Learning These 4 Skills Will Help You Make More Money

by Melanie Lockert · 5 comments

There are generally two ways you can improve your finances: cutting back spending and earning more money.

I wholeheartedly believe in the power of cutting back spending, but I also know from personal experience that there is only so much you can cut back on. I’ve been forced to live on a bare bones budget when dealing with unstable employment situation. Because of that, I tend to spend my time earning more money.

Don’t waste too much of your time spending less, but instead of focus on earning more. Here’s why.

Spending Less vs. Earning More

Earning more can open up so many opportunities for you that would otherwise not be possible: traveling, paying off debt, or maybe even retiring early? I’m a huge proponent of side hustling, however there are ways to earn more in your current job or other jobs you may be pursuing.

In today’s ever-shifting economy, having a variety of skills is not only useful, it’s necessary. To ensure you are not replaced by a robot and suddenly hit with a layoff letter, you need to constantly be learning and trying new skills.

Here are 4 skills you should learn to make more money, with free resources to get started.

A New Language

In today’s globalized economy, learning a new language can help you get a job or negotiate several lucrative pay increases. Before becoming a full-time freelancer, I held jobs at several nonprofits. The one thing that set me apart from most people? I spoke Spanish in addition to English.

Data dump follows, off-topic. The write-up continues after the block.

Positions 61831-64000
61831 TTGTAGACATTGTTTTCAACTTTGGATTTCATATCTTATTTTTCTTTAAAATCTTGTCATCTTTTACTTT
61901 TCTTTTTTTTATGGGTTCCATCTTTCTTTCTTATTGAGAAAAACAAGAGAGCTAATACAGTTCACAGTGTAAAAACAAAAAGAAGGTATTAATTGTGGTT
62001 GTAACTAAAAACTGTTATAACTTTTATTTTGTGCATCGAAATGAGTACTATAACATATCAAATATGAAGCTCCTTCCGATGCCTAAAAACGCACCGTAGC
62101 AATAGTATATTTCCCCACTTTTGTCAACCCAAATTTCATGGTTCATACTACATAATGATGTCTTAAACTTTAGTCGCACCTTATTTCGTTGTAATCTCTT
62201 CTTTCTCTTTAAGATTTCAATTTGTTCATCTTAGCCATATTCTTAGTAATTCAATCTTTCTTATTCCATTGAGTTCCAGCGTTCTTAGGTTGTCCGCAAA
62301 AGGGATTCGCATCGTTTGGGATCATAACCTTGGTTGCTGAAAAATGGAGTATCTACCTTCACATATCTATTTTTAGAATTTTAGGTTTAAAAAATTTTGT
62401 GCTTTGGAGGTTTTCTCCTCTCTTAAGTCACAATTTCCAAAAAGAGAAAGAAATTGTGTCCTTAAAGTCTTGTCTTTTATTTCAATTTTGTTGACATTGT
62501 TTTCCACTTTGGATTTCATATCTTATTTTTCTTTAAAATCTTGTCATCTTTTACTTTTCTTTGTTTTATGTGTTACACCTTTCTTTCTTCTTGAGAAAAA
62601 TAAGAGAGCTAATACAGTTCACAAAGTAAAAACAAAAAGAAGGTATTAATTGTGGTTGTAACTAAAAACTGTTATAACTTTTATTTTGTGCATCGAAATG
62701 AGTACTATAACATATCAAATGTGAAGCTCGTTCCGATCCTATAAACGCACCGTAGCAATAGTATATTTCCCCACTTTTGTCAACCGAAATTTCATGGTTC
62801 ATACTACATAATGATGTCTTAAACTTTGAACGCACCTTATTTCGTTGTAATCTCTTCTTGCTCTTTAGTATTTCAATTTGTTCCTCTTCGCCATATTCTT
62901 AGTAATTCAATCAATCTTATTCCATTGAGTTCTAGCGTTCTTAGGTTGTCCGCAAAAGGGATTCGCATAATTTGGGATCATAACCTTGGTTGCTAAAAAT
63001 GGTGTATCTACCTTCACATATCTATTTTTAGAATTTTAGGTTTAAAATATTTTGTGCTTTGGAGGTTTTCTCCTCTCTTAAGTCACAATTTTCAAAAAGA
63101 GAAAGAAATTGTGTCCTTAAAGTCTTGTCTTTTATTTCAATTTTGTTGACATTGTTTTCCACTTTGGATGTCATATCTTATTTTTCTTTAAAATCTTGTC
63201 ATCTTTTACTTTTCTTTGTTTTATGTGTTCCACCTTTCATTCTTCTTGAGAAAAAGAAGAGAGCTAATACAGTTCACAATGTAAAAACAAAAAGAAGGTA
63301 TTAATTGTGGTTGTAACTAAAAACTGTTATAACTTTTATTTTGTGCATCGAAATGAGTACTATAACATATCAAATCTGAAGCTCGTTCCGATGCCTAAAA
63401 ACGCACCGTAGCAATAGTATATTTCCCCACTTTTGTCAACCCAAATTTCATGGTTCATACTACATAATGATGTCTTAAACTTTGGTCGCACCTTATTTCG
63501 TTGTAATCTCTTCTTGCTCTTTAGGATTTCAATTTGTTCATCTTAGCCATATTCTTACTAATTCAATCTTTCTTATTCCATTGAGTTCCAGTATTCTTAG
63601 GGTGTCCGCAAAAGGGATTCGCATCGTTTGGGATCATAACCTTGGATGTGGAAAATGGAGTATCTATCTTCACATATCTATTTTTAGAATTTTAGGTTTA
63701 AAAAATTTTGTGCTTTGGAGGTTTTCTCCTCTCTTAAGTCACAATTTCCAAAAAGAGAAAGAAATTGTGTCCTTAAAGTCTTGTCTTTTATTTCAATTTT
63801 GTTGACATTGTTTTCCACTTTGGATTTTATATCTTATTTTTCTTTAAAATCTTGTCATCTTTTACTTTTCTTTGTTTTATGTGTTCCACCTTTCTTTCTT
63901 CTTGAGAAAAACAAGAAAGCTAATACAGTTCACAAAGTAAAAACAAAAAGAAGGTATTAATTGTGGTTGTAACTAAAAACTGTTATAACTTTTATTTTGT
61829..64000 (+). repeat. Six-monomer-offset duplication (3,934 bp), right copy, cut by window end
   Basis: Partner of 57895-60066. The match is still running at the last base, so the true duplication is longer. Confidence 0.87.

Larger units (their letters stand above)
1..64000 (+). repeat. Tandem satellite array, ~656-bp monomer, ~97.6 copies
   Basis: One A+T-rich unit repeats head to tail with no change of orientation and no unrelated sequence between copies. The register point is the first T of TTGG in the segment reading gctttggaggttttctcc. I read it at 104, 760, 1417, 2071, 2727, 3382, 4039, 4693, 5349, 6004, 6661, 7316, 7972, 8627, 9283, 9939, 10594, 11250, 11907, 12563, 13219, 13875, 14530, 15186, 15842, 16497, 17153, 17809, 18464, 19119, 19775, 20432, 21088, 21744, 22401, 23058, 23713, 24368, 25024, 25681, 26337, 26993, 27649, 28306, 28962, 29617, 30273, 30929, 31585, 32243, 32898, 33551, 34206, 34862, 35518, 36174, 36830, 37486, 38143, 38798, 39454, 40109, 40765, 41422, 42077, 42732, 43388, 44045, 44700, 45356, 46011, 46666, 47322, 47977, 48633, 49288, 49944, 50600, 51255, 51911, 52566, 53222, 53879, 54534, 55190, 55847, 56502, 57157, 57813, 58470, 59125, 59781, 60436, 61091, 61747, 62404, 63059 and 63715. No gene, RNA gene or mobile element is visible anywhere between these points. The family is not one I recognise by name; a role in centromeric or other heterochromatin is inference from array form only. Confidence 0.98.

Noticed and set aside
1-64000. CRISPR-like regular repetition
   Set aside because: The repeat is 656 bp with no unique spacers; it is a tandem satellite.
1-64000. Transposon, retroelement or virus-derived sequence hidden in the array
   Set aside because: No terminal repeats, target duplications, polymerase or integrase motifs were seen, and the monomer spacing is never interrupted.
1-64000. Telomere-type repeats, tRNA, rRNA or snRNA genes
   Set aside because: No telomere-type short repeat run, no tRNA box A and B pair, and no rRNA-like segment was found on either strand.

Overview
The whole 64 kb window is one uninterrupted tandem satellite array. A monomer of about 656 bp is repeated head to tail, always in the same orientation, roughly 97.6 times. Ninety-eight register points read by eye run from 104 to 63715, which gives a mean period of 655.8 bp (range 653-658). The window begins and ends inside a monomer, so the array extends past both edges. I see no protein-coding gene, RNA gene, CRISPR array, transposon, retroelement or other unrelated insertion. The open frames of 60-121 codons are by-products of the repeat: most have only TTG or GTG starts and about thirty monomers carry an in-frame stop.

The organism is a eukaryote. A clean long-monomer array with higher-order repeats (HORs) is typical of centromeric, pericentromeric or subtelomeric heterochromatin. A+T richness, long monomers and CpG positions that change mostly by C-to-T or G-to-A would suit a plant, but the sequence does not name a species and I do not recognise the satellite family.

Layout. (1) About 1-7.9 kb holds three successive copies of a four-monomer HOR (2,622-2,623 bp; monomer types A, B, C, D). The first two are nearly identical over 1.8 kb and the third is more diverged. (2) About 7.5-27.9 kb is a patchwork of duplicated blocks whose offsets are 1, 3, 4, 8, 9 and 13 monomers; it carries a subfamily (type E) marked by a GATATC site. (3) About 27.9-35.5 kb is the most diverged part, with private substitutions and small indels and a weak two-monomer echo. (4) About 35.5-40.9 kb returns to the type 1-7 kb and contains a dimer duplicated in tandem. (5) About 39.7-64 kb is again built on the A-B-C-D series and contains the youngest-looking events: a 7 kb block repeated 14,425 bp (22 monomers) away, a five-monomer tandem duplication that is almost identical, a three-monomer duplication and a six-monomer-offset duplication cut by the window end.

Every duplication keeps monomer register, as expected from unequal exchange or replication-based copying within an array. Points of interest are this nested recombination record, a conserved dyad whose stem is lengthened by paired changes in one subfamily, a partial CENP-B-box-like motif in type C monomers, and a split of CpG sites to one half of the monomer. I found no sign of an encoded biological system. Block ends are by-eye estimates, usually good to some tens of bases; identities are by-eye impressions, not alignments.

I invested time and money studying abroad in Spain and Mexico, and spent several years in high school and college trying to master the language. It was nice for this effort to finally pay off.

Luckily, there are free resources that can help you get started. Use Duolingo.com and then once you are comfortable, find language meetups in your areas using Meetup.com.

Tech-Related Skills

Technology is moving at such a rapid pace these days. If you really want to stand out in your workplace or as a job candidate, you should equip yourself with several technological skills.

It’s no longer okay to just know how to use a word processor and email. Employers want people with social media skills, HTML skills, coding skills, and more.

The good news? It’s totally possible to learn these skills without forking over money to a university. You just need a bit of patience and persistence to get you going.

Before I share some of my best resources, I have a confession to make. I used to be completely inept with anything technology related. Even though I’m a Millennial, and my formative years included the internet, I was the girl that didn’t know how to do anything besides use a word processor and email.

I couldn’t navigate my way around Excel, I knew nothing about online mailing lists, or the backend of websites.

It wasn’t until I started my blog and got a job as a communications coordinator that I was forced to learn these skills. I was grateful that my employer hired for culture and not skill and they were patient with my learning process. Not everyone is so lucky.

In a short amount of time, I learned:

  • How to use email lists using Mailchimp
  • How to update websites using a CMS (content management system)
  • How to manage a CRM (customer relationship management system)
  • How to use social media effectively
  • Basic HTML and website coding

Now, that’s not even scratching the surface of what you could learn, however that was a huge jump from my previous skill level.